November 7, 2001 | By: Laura Skillman
COLUMBUS, KY

Alternative crops, stress, individual retirement accounts, insurance and hunt clubs were among the topics at this year's Four River Counties Women's Conference.

"This is strictly for women farmers - whether they are landlords, farm with their husbands or own their own," said Phyllis Simmons, Hickman County Extension agent for Family and Consumer Sciences. "

Women make up a good portion of farm owners today, Simmons said, and they need this information. Some are the sole decision-makers, others share the responsibilities with a spouse or family members.

Within the four Mississippi River counties of Ballard, Carlisle, Hickman and Fulton, 900 women are involved in agriculture, Simmons said.

Columbus-Belmont State Park, a Civil War site overlooking the Mississippi River, played host to about 80 women for the Oct. 29 event. The conference does not include crafts or food demonstrations, said Simmons. Those are handled through other meetings. This is focused on business aspects.

The event is sponsored by the University of Kentucky Cooperative Extension Service and the U.S. Department of Agriculture's Farm Service Agency. The idea for the conference came from Simmons and Lilly Kimbell, Hickman and Fulton counties Farm Service Agency executive director.

"I've worked for 23 years for FSA and attended lots of meetings but they were always for men, nothing for women farmers," Kimbell said. "So three years ago, Phyllis and I decided that maybe we needed a seminar specifically for women and issues that specifically involved them such as land owner rights and legal matters and things on the farm that they need to know about."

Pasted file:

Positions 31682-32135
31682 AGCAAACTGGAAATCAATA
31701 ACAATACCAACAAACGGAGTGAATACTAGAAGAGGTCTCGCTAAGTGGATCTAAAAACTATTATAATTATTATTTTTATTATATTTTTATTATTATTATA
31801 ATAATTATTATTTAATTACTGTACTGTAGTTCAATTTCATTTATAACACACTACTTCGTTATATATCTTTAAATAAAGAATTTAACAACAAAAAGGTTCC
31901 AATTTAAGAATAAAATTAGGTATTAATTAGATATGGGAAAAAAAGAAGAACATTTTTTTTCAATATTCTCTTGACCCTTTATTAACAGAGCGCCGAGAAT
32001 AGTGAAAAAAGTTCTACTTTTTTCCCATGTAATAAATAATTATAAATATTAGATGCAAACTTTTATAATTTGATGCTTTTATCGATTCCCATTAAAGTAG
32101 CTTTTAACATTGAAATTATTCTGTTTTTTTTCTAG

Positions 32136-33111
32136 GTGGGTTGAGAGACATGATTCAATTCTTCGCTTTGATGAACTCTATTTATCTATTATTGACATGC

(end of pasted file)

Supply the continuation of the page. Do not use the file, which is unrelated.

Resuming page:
Many of the women landowners are widows and Kimbell said she's seen them come to her office without any understanding of what they needed to do. So, the seminars are a way to educate them, she said.

Simmons said her goal with the seminars is to provide women with more knowledge of not only what's required of them to operate a farm but also to provide them with a better understanding of options and alternatives.

Hazel Litesy said this was not her first time to attend the event. The Hickman County resident said she has a small farm that is rented out.

"The meetings have been wonderful," she said. "It brings fellowship and you learn to do with what you have."

Sara Clark, who farms with her husband and a son in four counties in two states, has been to all three of the women's conferences.

"The social thing is great," she said. "And I love the speakers. I've always worked and only in the last few years have had time to meet the girls. I worked so we could have insurance and extras."

Clark said she does the books, goes for parts, helps move equipment and whatever else she's asked to do on the farm.

"People underestimate the women and what they do," she said.

Conference topics are picked each year with a committee from of the four Family and Consumer Science agents and the FSA directors. They use an evaluation at the end of each year to guide the direction of the next year's seminar.

Contact: 

Phyllis Simmons, (270) 653-2231